Dan Evans (Bale) is trying hard to scratch a living from the land whilst giving his sons a role model to be proud of. Unfortunately, his teenage son has a different world view and seems to be rejecting what he perceives as weakness in his father and is openly scornful of him. This generation gap provides a mirror to the theme of the ‘old’ West meeting the modernisation and change demanded by the encroaching railroad.
Evans and his sons encounter Ben Wade (Crowe) and his posse holding up the railroad’s payroll coach, which eventually leads to Evans agreeing to take Wade as prisoner to meet the train which will take him to Yuma prison. Evans wants the kudos of performing the task every bit as much as the money he stands to make.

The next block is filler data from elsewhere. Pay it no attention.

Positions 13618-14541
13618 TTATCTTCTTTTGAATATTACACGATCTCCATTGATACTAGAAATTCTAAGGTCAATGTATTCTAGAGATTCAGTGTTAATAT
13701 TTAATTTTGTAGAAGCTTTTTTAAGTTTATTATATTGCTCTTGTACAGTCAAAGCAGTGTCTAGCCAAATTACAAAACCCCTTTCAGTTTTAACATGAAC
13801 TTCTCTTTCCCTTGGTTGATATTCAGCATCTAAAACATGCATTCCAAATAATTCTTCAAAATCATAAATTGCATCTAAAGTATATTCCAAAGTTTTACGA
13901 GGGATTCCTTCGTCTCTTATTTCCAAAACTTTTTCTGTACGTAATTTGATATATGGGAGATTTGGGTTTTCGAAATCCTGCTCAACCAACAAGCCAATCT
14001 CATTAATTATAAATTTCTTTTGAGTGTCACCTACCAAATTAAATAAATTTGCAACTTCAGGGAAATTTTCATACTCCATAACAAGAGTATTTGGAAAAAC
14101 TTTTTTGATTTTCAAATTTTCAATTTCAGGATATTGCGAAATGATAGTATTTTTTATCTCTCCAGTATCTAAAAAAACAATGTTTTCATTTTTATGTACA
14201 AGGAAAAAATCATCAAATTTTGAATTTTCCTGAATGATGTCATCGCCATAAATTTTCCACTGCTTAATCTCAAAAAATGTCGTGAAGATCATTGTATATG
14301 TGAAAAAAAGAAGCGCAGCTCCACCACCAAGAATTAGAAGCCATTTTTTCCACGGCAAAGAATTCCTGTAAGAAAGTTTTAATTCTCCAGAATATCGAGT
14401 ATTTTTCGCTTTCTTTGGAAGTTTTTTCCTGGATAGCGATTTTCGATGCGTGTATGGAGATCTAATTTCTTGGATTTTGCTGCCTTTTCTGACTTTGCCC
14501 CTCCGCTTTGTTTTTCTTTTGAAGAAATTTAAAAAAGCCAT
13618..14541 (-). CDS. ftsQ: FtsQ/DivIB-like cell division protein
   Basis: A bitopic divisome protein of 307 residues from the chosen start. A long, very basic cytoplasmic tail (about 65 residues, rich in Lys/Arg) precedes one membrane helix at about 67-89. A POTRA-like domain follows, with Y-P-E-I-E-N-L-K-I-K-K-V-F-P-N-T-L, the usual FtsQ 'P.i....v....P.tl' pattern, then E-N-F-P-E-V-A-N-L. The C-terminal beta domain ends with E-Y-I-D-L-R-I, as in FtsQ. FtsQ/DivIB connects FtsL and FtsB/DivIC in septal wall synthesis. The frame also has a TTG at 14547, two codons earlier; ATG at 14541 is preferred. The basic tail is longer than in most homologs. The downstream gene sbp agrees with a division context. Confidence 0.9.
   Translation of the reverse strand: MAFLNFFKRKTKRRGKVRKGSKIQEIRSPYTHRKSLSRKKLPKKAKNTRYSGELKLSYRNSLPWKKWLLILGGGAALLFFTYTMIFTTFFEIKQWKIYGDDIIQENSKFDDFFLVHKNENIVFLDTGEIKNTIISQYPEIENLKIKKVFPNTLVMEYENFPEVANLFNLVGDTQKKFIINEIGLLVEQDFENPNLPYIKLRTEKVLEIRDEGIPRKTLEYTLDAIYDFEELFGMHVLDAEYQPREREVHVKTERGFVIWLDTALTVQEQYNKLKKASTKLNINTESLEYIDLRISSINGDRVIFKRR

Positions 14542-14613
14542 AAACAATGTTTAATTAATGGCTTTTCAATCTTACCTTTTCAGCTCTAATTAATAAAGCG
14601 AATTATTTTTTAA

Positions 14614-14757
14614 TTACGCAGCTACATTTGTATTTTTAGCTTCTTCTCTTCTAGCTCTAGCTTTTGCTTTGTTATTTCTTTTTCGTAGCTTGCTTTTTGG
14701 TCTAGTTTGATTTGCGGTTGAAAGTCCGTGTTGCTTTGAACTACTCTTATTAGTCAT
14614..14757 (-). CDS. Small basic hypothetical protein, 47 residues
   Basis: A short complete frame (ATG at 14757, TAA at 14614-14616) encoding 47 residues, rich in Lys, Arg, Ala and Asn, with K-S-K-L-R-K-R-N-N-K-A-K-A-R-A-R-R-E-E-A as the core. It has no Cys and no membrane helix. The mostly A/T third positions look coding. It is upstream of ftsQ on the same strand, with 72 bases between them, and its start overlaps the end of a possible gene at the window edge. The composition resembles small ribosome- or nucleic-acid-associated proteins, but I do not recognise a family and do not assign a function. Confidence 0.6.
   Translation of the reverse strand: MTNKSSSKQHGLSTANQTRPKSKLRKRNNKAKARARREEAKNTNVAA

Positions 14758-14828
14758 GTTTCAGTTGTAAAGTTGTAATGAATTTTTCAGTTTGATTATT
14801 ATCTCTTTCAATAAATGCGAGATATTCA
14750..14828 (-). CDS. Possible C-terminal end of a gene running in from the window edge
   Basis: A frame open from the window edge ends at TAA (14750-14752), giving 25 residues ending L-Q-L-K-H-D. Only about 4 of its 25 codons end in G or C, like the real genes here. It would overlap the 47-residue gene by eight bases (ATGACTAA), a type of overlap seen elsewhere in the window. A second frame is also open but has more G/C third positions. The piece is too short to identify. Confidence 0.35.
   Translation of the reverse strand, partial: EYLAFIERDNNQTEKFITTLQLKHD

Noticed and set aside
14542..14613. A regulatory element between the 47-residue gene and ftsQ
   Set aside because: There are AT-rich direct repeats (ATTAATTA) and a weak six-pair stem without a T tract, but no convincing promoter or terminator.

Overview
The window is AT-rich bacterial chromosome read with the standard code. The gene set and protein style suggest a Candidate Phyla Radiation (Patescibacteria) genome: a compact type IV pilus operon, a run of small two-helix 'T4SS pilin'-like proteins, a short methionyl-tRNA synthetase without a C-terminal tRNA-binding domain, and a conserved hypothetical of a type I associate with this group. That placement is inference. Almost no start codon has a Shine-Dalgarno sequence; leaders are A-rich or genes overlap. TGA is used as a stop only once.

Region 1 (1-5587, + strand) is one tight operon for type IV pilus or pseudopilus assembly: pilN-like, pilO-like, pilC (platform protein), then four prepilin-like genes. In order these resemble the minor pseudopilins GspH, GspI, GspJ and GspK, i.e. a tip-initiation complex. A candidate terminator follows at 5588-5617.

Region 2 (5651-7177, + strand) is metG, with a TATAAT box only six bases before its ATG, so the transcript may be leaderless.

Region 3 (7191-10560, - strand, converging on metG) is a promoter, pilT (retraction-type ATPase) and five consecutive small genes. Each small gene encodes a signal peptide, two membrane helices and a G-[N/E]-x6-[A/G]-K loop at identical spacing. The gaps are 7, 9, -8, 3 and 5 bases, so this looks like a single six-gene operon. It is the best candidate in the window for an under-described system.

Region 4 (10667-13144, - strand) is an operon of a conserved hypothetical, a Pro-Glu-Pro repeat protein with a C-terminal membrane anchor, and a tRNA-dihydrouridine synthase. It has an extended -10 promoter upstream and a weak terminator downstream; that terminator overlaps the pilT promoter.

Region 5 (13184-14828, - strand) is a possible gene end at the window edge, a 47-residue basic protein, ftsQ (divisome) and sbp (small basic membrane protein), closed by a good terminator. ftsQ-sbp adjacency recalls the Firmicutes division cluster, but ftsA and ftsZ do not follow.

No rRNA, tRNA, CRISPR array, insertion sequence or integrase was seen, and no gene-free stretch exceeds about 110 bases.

Charlie Prince as Crowe’s sidekick, Ben Foster, does a nice line in psychotic, whilst Crowe and Bale really stand out amongst a generally very strong cast, playing dark, flawed, complex characters, satisfyingly three-dimensional and human.